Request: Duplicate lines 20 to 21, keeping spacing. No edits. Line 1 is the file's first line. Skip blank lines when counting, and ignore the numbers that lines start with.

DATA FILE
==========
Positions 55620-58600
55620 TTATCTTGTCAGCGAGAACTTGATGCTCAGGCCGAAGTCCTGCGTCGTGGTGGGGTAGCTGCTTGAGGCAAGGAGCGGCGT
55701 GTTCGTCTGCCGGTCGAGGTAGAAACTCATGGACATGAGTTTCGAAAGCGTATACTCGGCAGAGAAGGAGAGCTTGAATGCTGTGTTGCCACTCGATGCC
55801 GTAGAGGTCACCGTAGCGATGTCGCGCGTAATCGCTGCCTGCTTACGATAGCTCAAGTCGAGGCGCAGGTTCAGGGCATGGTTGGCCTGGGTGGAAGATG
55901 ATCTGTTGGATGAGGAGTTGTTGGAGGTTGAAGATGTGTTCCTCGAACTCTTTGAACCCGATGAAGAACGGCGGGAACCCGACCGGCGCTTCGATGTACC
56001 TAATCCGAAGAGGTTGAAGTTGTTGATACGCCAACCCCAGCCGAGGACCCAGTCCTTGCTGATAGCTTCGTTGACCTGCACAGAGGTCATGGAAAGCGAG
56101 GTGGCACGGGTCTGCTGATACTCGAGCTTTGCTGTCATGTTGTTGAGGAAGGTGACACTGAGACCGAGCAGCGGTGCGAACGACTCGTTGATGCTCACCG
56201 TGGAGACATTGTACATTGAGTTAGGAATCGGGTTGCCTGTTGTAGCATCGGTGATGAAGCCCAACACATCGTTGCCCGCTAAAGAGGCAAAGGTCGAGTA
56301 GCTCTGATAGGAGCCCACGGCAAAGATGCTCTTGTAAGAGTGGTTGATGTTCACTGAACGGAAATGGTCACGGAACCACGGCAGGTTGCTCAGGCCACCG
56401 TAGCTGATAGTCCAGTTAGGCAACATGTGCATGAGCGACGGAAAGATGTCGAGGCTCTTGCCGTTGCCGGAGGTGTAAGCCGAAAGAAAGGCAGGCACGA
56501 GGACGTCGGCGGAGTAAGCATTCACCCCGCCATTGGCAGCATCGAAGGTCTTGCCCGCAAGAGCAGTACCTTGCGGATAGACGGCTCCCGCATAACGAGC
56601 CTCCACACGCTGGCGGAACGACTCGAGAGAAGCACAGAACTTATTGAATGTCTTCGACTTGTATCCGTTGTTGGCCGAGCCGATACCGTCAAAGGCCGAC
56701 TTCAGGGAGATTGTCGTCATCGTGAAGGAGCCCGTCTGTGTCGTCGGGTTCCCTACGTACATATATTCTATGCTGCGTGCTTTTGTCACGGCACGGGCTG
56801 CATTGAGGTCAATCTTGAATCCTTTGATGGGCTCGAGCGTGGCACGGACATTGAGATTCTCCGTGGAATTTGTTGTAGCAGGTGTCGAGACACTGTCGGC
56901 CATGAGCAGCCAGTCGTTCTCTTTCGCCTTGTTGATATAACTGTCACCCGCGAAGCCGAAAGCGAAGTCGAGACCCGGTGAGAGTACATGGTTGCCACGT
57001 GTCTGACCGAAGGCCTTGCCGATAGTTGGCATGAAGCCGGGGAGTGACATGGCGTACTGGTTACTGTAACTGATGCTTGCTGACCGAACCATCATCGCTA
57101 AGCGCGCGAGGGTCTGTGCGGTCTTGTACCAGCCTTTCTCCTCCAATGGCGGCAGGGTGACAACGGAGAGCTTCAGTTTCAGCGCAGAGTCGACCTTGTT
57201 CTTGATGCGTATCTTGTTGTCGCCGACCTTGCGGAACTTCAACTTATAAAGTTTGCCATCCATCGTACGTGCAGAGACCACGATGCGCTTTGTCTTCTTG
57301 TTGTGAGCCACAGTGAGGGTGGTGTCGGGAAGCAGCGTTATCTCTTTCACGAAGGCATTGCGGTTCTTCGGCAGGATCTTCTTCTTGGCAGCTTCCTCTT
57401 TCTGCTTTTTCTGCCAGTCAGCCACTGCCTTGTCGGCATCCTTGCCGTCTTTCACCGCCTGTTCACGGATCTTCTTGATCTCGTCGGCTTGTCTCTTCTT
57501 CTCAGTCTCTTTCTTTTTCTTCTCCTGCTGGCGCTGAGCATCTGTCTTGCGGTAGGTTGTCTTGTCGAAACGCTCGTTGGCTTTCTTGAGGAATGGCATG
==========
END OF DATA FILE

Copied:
57401 TCTGCTTTTTCTGCCAGTCAGCCACTGCCTTGTCGGCATCCTTGCCGTCTTTCACCGCCTGTTCACGGATCTTCTTGATCTCGTCGGCTTGTCTCTTCTT
57501 CTCAGTCTCTTTCTTTTTCTTCTCCTGCTGGCGCTGAGCATCTGTCTTGCGGTAGGTTGTCTTGTCGAAACGCTCGTTGGCTTTCTTGAGGAATGGCATG